As the federal government shutdown grinds on, local farmers are growing anxious about its potential impacts on their operations..
This is the time of year when farmers tend to essential paperwork, said Long Island Farm Bureau administrative director Rob Carpenter. Typically this is when farmers file applications for federal assistance, including grants, loans and insurance, as well as requests for foreign laborers under the H2A temporary visa program, he said.
Farm Bureau president Karl Novak, general manager of Half Hollow nurseries in Laurel, said if the shutdown continues for any length of time, “there will be ramifications.”
Agriculture relies on the federal government for certain types of insurance, such as crop insurance, for loan guarantees, subsidies and grants.
But the prospect of the shutdown extending processing delays in the already delay-plagued H2A agricultural worker visa program is what’s most concerning to local farmers. That program allows farmer who anticipate a shortage of domestic workers to bring nonimmigrant foreign workers to the U.S. on a temporary or seasonal basis.
The H2A applications have to be made and processed now in order for workers to arrive at local farms by early spring.
The federal Department of Labor processes the H2A paperwork. Since funding has already been appropriated for that agency through the end of the fiscal year on Sept. 30, it should not be impacted by the shutdown. However, the applications are also subject to review by staff at the State Department and the Department of Homeland Security. Both of those agencies are impacted by the shutdown.
“I think everyone in the country is concerned,” Novak said. “It’s not clear how its going to affect people. And you won’t know until you do apply.”
Farmers have long complained about delays in processing by the government — and the resulting delays in the arrival of workers, often to the great detriment of local farm operators.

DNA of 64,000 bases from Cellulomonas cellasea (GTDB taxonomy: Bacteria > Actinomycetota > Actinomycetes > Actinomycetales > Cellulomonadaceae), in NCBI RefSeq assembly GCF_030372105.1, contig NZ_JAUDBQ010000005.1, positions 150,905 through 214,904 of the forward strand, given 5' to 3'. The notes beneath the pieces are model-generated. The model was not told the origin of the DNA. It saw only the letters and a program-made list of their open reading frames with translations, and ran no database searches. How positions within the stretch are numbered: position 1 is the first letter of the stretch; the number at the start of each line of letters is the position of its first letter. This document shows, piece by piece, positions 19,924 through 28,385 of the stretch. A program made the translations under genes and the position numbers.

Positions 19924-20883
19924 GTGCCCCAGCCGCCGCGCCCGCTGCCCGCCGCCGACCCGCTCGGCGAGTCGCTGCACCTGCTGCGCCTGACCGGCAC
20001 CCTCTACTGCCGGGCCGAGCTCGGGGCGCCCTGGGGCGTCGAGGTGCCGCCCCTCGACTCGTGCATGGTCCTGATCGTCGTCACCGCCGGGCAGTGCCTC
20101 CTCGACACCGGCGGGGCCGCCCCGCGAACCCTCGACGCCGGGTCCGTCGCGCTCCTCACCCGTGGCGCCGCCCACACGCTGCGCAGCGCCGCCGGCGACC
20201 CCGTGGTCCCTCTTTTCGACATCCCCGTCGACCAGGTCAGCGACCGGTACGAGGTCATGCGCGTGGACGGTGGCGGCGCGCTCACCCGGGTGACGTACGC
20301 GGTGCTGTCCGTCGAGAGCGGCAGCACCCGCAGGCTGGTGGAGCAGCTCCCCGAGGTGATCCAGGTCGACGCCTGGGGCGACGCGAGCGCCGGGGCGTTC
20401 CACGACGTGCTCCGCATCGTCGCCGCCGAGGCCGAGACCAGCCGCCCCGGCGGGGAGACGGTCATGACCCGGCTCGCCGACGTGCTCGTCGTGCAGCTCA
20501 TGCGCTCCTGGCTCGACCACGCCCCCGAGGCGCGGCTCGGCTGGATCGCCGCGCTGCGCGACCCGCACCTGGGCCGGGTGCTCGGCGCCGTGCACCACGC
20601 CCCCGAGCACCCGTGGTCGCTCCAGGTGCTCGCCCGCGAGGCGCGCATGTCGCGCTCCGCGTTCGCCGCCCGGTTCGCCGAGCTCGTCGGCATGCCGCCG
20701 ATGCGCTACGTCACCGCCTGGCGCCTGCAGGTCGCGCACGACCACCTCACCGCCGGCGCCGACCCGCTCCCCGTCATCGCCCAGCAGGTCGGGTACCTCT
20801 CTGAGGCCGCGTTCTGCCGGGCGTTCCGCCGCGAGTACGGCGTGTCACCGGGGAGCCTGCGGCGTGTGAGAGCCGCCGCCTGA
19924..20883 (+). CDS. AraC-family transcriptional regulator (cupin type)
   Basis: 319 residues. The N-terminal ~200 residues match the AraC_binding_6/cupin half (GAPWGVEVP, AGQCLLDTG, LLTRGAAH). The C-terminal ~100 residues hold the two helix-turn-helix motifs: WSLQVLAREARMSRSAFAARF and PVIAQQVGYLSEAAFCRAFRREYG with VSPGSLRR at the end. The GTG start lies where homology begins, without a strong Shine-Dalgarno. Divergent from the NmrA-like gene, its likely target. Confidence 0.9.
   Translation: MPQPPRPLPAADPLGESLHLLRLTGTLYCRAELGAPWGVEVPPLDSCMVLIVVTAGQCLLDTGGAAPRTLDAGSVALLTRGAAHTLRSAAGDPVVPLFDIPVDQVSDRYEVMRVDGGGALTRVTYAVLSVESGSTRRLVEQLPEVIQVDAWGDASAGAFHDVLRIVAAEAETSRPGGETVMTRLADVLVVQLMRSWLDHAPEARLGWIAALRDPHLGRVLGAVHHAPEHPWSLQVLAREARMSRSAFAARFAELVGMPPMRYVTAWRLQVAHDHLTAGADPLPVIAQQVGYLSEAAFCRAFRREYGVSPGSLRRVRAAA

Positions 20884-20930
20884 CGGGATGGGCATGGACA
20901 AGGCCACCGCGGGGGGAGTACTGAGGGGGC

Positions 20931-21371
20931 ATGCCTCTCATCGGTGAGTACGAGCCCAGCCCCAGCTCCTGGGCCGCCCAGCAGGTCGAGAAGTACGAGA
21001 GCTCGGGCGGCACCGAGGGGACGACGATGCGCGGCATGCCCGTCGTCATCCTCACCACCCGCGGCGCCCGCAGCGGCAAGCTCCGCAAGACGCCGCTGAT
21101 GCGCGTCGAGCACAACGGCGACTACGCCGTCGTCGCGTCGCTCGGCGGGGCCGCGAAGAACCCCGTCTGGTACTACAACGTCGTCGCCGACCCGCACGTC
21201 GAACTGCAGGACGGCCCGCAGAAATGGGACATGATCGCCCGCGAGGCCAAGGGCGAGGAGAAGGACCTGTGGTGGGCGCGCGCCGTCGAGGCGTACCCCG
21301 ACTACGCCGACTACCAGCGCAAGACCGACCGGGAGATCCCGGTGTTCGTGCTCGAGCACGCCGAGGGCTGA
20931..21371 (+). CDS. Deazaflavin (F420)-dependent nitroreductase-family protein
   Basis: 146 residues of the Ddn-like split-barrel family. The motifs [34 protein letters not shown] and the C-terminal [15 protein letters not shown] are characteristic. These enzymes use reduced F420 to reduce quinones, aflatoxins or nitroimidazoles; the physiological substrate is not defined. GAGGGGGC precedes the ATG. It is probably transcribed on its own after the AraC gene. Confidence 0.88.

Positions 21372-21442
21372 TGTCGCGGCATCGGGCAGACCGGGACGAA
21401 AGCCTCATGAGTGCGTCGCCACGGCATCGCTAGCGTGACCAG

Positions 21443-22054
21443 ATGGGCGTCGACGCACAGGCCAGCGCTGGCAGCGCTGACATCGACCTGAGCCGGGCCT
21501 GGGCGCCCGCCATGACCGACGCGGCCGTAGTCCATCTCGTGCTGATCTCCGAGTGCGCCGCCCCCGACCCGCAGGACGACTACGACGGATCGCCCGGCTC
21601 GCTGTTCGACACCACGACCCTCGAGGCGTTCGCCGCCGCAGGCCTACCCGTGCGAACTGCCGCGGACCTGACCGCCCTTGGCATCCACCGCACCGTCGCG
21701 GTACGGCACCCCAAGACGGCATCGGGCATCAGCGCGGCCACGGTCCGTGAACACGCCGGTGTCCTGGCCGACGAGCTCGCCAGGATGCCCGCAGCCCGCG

Any additional delay due to the shutdown will make matters much, much worse, Novak said.
“These shutdowns affect us in ways we don’t even realize,” Novak said. “It’s a mess and it’s unfortunate that it happens,” he said.
There’s already a serious labor shortage on Long Island, Novak said — and the shortage cuts across all sectors, he said, not just agriculture.
“It seems like in government, nobody can give an inch to reach some kind of compromise for the better, for everyone,” he said. “And that’s what they’re supposed to do.”
President Trump and the Democratic majority in the House of Representatives are in a standoff over $5.6 billion in funding for a portion of a southern border wall the president says is essential to protect national security.
Rep. Lee Zeldin (R-Shirley) today called on Congress to “do its job” and fully fund the government.
“It should happen before he end of the last fiscal year, the end of September,” Zeldin said during an interview on L.I. News Radio this morning.
“Congress should be funding it and allocating additional resources for border security,” Zeldin said. “It shouldn’t come down to the president having to declare an emergency,” he said.
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